Restaurants owned by Turks across the United States have reached out in support of the country's overworked health care staff, currently in the midst of trying to combat the spread of COVID-19. Proprietors are offering free or discounted meals to all doctors, nurses and paramedics, as well as law enforcement officers.
Hüseyin Bayram, owner of the Toros restaurant chain based in New Jersey, has launched free meals to the staff of Brooklyn Presbyterian Hospital, some 40 kilometers (25 miles) away from his restaurant. Bayram said there were many Turks working throughout the health care sector in New York and many were unable to go home for days due to a flood of suspected virus infections.
"The Turkish consulate in New York got in touch with us to talk about the working conditions at Brooklyn Hospital after a Turkish doctor working there spoke to them, so we decided to offer them free meals,” he said, adding that they currently delivered daily meals to about 20 doctors and nurses at the hospital.
“They can’t even leave the hospital at times, so we wanted to contribute, given the sacrifice they are making,” he told Anadolu Agency (AA).
Bayram himself has been affected by the impact of the pandemic, having seen an 80% drop in customer rates.
“I have 60 employees and am trying to keep restaurants open and pay them despite the pandemic. I had to give put employees with a better financial status on leave, but I have to take care of the others,” he says. Along with free meals, the Toros restaurants offer a 50% discount to police, firefighters and paramedics and a 20% discount to patrons. “We are trying to survive and help people around us. This is a time that gives us a valuable lesson to stand in solidarity,” he says.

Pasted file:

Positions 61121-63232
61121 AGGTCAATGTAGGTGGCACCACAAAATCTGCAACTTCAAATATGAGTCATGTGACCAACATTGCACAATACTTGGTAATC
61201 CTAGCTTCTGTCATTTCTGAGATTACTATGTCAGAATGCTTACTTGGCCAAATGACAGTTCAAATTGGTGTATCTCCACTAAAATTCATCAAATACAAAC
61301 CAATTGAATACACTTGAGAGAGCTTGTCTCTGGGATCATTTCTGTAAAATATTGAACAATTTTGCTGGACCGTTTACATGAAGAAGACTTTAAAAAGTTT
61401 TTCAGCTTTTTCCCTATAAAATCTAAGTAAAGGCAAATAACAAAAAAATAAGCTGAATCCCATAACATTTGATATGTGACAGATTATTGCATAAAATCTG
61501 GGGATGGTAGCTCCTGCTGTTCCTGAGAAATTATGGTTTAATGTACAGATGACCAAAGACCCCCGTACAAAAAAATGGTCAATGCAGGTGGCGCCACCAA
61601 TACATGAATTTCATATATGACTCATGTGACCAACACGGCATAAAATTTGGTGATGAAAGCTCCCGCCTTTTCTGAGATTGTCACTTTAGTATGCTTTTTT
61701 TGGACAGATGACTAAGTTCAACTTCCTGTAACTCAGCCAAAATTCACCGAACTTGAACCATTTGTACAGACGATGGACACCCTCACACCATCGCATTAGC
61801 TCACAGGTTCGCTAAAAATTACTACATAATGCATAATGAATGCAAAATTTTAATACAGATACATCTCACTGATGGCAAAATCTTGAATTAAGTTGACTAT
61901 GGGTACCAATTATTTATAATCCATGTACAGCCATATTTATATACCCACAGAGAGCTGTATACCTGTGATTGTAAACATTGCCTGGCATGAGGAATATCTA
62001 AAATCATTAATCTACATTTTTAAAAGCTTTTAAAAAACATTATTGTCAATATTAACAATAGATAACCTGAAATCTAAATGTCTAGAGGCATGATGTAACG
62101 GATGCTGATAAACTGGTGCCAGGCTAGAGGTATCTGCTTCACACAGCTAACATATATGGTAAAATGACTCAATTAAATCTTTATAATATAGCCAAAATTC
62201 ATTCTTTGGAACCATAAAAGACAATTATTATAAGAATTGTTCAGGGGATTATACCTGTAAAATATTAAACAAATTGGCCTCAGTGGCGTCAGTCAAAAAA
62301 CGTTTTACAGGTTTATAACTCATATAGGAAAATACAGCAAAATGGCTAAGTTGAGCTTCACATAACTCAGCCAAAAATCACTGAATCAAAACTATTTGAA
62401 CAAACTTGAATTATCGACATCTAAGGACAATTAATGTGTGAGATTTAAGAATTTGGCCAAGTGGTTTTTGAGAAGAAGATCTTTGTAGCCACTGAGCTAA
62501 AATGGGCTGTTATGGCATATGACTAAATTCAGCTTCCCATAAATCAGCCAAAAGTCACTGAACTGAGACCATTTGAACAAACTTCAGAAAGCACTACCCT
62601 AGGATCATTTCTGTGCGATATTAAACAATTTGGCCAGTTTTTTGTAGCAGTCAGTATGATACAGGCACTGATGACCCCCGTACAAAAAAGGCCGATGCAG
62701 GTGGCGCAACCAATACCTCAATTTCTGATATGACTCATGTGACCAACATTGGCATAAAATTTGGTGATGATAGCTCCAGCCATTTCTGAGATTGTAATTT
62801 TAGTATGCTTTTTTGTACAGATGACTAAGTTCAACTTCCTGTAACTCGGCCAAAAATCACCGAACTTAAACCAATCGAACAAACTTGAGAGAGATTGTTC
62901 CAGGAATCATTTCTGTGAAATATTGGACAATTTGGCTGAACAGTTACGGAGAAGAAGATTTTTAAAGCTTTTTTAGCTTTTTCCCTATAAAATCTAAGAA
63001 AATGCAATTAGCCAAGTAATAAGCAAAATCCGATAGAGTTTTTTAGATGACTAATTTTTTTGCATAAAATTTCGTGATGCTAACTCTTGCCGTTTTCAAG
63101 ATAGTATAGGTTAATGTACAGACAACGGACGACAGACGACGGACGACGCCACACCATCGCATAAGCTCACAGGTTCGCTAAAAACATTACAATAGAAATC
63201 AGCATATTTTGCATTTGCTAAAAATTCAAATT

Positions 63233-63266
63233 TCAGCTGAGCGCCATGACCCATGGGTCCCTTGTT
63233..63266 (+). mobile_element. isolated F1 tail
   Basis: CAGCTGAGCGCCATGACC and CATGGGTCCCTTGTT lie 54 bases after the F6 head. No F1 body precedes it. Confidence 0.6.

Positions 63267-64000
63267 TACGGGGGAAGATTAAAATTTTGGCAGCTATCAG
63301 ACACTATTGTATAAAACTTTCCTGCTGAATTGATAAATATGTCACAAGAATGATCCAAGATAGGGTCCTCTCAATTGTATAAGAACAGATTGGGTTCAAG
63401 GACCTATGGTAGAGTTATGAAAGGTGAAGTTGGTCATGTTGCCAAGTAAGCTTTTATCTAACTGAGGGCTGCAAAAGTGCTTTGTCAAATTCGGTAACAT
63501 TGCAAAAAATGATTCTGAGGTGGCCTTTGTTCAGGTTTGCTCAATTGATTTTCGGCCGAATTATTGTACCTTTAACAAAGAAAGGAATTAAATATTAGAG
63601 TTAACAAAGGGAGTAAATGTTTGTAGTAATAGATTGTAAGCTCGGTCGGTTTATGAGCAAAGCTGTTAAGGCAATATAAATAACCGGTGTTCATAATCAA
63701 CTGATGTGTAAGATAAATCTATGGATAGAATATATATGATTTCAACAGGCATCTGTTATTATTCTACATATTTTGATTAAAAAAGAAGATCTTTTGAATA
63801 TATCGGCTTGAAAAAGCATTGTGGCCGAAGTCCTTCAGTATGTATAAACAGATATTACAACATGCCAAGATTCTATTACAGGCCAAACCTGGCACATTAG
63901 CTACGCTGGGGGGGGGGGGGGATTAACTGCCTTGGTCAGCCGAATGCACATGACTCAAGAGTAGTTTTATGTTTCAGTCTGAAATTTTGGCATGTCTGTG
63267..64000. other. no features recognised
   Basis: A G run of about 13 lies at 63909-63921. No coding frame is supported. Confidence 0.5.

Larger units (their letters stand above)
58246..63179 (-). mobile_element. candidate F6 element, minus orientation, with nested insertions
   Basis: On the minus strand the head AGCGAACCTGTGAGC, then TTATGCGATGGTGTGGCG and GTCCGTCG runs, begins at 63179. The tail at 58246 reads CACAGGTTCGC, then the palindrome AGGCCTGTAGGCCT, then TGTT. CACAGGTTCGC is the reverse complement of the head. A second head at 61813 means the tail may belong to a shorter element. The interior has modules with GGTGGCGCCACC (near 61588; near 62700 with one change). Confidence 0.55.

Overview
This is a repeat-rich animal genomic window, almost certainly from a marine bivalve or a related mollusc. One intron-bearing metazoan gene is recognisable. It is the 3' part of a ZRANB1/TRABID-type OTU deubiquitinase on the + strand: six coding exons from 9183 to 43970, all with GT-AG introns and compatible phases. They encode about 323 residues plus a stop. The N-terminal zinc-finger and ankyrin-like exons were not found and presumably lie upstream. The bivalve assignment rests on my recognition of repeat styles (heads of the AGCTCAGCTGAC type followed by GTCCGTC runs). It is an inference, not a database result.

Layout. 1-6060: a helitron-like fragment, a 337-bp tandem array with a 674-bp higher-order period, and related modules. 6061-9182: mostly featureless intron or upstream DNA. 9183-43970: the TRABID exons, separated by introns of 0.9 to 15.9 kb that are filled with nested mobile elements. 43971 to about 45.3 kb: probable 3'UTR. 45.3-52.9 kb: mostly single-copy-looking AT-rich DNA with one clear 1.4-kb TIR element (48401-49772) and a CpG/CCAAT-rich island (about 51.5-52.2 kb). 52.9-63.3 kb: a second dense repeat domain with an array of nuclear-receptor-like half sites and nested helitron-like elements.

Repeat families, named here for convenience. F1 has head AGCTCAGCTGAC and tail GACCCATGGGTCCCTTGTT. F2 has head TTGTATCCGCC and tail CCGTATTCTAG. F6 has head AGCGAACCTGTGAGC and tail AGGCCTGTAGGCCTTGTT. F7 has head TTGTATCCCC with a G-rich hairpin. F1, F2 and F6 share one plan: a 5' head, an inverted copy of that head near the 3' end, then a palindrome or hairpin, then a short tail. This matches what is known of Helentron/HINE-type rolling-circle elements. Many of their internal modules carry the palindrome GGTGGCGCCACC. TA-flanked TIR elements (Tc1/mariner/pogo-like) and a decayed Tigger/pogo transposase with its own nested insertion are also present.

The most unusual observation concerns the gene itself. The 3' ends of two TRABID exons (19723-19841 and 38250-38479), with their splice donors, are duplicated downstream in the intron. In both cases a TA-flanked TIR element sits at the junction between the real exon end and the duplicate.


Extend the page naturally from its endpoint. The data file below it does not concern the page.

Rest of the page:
Lisa Mayısoğlu, who runs Lisa’s Mediterranean Cuisine in Ridgewood, New Jersey, also delivers free meals to hospitals. Mayısoğlu began by bringing meals to her daughter, a nurse at Hackensack University Medical Center who was struggling to find time to eat out. When she realized other staff were in a similar need, she decided to supply free meals to the center. “They should be able to go out and eat a good meal sometimes, so I decided to cook for them every day. This is a time where everyone should help each other,” she says. Soon, other restaurants in the area joined Mayısoğlu and now all serve free meals to three hospitals in the area.
Ali Rıza Doğan, who runs the Ali Baba restaurant in New York, will also join the initiative to offer free meals to medical staff. Doğan says he will start providing free meals to 50 employees at the New York University Hospital and the Memorial Sloan Kettering Cancer Center. Doğan is also offering a 50% discount for takeaways to members of the New York Police Department, as well as health care workers. Erol Akyürek, head of the Turkish-American Center in Long Island, meanwhile, says his network has also mobilized Turkish restaurants in the area to offer food aid to the needy as well as meals for paramedics.
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